It will take a while to get to where I need to be, but it will happen! For now, I can take about 30 steps on my own and everyday I continue to work hard. For all of the moments (and there have been MANY) where it has been tears of frustration-sweat-heartache-pain-setbacks-blah-blah-blah, I DID IT!!

I wish I could explain to you how it feels to fully weight-bear on this fragile leg of mine and take these precious steps. It’s just … Odd. Different. Weird. With every step, it’s as though my mind is telling me that I am doing something wrong because it’s so abnormal to “walk” on this leg.

The first step is the most difficult as I have to talk to myself in my head and will my leg to move. I am sure with time and practice, it will become easier. Eventually, I hope my leg will function normally, or much better.

Hard work pays off my friends. You have to put the work in if you want to reach the finish line or anything close to the finish line. And.it.is.not.easy! I get it, I really get it. When you work for it and you see results – the feeling of pride – the triumph – it is truly indescribable! It also feels like – Freedom. Happiness. Peace. Achievement.

Even when your goal seems insurmountable, keep going. Never lose hope and never stop believing in yourself. When you reach milestones, it is amazing!

Three years is a long time to deal with a medical journey like the one I have been on, but it is worth it to fight the good fight. On the days where I doubted my strength and confidence,  my soul never wavered. Your soul knows the answer. When you quiet your mind and listen to your soul, you will find the strength you need to power through.

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I have a long way to go to reach my finish line but I can promise you this – even on my darkest days, I will search for the light to lead the path so I can continue on.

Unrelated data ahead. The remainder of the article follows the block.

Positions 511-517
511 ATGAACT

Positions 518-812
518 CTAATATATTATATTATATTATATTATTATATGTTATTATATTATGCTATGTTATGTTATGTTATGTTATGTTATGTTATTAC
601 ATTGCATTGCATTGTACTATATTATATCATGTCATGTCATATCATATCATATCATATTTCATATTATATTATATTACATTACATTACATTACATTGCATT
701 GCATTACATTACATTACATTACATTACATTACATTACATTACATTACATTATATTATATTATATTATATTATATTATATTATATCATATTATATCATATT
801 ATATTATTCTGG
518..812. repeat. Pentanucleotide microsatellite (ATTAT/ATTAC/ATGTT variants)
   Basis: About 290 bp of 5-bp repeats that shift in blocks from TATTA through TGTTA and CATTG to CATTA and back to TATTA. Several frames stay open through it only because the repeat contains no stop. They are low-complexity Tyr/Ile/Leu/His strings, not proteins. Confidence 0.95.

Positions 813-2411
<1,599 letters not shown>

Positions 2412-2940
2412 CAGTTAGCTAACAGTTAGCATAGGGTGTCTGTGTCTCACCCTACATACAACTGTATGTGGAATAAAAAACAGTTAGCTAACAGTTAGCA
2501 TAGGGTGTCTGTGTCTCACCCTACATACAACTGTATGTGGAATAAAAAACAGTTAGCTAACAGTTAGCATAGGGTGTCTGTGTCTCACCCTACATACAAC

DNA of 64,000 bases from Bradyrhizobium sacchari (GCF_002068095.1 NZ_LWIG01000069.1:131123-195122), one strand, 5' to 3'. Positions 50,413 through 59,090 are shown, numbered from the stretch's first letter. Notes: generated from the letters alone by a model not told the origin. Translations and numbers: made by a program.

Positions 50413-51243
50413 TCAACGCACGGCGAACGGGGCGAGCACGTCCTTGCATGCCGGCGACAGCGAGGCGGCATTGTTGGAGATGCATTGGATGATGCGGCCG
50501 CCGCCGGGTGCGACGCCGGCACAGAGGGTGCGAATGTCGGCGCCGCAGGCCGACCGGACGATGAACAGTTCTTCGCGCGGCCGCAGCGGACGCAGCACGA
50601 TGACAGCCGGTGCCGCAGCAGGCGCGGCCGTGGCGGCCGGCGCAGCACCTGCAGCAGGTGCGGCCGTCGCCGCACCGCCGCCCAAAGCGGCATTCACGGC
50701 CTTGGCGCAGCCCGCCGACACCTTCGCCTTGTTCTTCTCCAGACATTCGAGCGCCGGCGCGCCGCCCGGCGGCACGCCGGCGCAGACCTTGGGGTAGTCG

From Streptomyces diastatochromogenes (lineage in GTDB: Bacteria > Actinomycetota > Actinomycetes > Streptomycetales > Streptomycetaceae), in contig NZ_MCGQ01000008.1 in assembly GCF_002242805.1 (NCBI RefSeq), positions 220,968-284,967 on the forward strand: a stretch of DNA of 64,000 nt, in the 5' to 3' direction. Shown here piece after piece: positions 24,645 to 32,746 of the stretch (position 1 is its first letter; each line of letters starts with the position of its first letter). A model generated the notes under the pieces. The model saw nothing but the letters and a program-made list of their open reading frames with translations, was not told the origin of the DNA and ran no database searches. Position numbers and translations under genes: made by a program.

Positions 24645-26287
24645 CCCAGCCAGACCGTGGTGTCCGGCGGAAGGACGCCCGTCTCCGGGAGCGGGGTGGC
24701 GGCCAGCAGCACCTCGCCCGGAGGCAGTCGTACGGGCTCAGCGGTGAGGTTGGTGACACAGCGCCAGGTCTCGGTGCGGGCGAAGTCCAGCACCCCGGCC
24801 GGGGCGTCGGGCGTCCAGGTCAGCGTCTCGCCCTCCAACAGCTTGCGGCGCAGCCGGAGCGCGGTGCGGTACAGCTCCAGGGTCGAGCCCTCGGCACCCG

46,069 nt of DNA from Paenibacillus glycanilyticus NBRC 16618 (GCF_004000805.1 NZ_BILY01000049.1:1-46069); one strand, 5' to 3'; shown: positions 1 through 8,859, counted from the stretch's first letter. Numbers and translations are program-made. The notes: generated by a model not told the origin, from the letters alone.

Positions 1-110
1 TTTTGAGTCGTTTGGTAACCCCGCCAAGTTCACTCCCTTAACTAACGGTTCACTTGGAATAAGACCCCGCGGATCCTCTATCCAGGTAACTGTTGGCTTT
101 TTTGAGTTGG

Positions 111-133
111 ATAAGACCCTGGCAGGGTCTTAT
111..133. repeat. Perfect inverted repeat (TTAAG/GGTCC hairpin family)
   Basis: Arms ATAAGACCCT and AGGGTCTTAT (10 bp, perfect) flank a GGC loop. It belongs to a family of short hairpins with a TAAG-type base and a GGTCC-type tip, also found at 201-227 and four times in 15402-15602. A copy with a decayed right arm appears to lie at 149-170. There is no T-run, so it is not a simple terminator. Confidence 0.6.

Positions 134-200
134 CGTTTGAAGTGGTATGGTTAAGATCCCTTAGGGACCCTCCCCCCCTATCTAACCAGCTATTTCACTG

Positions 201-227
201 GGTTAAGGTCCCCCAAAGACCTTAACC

My wish for you is the same. May you listen to your soul and find the light you need to keep going. You can and will get there!

Until next time, be well and go out and do a random act of kindness.

Jewels

 

Three years … seems like a lifetime.

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This part of my journey began three years ago. When I was walking down stairs, my leg broke. And, well, y’all know the rest of the story.

March 22, 2014 seems like a lifetime ago at times. Three years of hospital stays, surgeries, missing time with my family, not working, not driving … you get it. The other part of this journey has been meeting the most beautiful and kind souls. People who have become like family. My family and friends who have blessed me beyond measure.

I started this blog with the hope that I could inspire one single person who may be going though a life changing journey. It is intended to inspire, provide a little bit of hope, and spread kindness. So when people I don’t even know contact me to say, “thank you for your post, it made me feel a tiny bit better,” I realize that perhaps I was meant to go through this journey to somehow help others. Or maybe things just happen and there is no rhyme or reason, but I prefer to think that we can somehow connect by our trials and tribulations.

It is a heavy burden to carry when you feel as though you are going through something alone. It doesn’t matter what it is – we all need someone to lift our spirits. Someone who can identify with how we feel because we are going through something similar. Someone we can laugh with through the ridiculousness that can become overwhelming.

The world is a kinder place when you have someone to lean on. My hope is that you have that someone in your life. My hope is that no matter what obstacle is set before you, you know there are people you can count on to support you and say, “Let’s do this!” (Cough, cough … Serena) We all deserve that.